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CWD land

Discussion in 'Michigan Whitetail Deer Hunting' started by LG1, Dec 6, 2017.

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  1. LG1

    LG1

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    This might not be in the right section, or maybe not a good question, but I’m wondering if people are or might be thinking of selling their land that are in the core zones. And if so I wonder if they can get what it’s worth now as to before CWD was found. To me seems like might be interesting to know. I know the actual worth of the property won’t decline,
    But people lookin for recreation ground might not pay what it’s worth.
     
  2. Waif

    Waif Premium Member

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    C.W.D. will not null the benefit of managing a property habitat.
    What if C.W.D. becomes statewide?

    You are right ,the land will retain value without considering deer. But prime sites will still offer the better hunting, and a premium price if exceptional habitat and location.
    Time will tell if it does for deer hunting ,but I had a hunter ask me to let him know if I would sell to him in a zone this season. Did not offer him a price that would profit me ,suspecting it would have been accepted.
    Other land uses are still possible ,but I' m still content with the concept of hunting deer going forward on mine.

    A steep enough reduction in deer gives browse and habitat a chance to revive. Would not hurt my site to revive a little.
    It remains to be seen if reductions are severe.....but when a low population of deer begins to expand into improved/rested areas conditions can create some healthy and older deer. Habitat would need to sustain them well though and more than being rested would still be involved.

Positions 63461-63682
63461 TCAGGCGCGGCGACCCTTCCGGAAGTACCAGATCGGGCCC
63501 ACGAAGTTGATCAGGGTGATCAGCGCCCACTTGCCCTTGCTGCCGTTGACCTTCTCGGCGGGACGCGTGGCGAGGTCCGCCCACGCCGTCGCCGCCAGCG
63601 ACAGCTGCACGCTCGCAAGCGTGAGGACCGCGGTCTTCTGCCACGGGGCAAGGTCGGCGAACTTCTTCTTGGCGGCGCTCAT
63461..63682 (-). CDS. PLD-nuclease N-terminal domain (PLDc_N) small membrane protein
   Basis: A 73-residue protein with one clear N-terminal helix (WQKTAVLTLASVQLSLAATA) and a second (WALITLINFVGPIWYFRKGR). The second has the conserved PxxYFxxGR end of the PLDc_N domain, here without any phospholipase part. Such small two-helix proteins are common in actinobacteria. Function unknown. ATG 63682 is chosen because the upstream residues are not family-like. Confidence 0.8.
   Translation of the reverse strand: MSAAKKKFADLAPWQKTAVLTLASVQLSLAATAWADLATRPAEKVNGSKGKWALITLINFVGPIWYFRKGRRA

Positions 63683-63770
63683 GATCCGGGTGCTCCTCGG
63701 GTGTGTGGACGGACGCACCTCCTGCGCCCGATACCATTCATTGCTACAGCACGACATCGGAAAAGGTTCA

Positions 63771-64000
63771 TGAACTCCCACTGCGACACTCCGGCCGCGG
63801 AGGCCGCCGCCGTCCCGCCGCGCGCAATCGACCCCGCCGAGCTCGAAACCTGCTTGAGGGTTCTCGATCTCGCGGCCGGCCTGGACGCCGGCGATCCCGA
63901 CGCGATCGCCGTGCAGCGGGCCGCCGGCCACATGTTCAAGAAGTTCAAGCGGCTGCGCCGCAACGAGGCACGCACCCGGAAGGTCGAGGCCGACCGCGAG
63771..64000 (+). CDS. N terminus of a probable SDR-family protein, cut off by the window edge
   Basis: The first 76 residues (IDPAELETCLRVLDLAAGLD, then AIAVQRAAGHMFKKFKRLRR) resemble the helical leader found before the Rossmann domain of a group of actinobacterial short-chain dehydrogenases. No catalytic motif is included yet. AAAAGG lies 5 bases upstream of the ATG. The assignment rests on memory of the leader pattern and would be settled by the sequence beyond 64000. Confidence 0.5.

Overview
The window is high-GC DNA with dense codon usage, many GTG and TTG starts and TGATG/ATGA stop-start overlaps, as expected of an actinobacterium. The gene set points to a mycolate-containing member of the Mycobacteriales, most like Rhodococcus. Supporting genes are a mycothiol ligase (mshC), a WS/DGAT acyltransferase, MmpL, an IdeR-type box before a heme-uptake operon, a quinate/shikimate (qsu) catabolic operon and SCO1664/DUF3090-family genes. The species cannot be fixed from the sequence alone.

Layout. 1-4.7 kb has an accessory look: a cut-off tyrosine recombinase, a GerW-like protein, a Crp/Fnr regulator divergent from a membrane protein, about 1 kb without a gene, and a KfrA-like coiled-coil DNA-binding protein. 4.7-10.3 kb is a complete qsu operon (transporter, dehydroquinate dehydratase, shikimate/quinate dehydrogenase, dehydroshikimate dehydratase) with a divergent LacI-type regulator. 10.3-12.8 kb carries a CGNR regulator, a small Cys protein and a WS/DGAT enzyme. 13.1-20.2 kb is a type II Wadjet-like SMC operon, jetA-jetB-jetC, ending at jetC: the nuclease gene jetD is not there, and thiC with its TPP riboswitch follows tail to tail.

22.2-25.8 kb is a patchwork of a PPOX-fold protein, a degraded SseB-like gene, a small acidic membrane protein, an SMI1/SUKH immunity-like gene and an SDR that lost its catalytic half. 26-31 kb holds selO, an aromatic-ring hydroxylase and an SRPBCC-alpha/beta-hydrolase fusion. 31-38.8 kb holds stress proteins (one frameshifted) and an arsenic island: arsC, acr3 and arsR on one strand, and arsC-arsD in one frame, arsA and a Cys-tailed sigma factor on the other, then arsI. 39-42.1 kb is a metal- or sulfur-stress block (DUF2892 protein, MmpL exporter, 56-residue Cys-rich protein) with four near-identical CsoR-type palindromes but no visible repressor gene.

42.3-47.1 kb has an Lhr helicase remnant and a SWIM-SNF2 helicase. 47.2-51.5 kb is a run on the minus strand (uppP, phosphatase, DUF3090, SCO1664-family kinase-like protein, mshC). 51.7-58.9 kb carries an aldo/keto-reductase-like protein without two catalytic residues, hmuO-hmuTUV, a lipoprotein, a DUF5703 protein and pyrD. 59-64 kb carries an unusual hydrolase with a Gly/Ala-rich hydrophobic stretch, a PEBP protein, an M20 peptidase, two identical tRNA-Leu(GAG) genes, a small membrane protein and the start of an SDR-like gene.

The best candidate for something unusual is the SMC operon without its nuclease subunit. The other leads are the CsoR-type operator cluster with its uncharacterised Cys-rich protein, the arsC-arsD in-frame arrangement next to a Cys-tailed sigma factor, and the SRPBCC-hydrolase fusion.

Last edited: Dec 7, 2017 at 12:26 AM

  3. red wolf

    red wolf

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    If land is in CWD zone it will for sure loose significantly desire to a percentage of hunters. Populations will not increase because the CWD is a 100% death sentence. If CWD ever jumps to humans you can bet it will be a ghost town with foe sale signs..

    As effort is increased just to bring home a deer participation will decrease. If all the deer become mandatory to test and the need to hold off on eating your deer becomes reality. And processors have increased rules you can bet hunter numbers will fall accross the US
     
    Last edited: Dec 7, 2017 at 5:57 AM
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  4. Hillsdales Most Wanted

    Hillsdales Most Wanted

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    U would have to be insane to buy property for deer hunting in a cwd zone. Do all the habitat crap u want it wont help against snipers with bait piles at night.
     
  5. Luv2hunteup

    Luv2hunteup

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    A prime example of what will come can be seen in the bTB zone. Property values have dropped significantly. Clubs that once had waiting lists are selling memberships at a fraction of what they went for before the big reduction in deer numbers.

    The UP lost a good portion of it’s deer herd to winter kill. No disease and some camps remain for sale for years due to low deer numbers.

    Hunters want a reasonable chance at killing a deer but with a disease that is 100% fatal knocking on the door demand will drop as the herd is reduced to low levels.
     
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  6. RedM2

    RedM2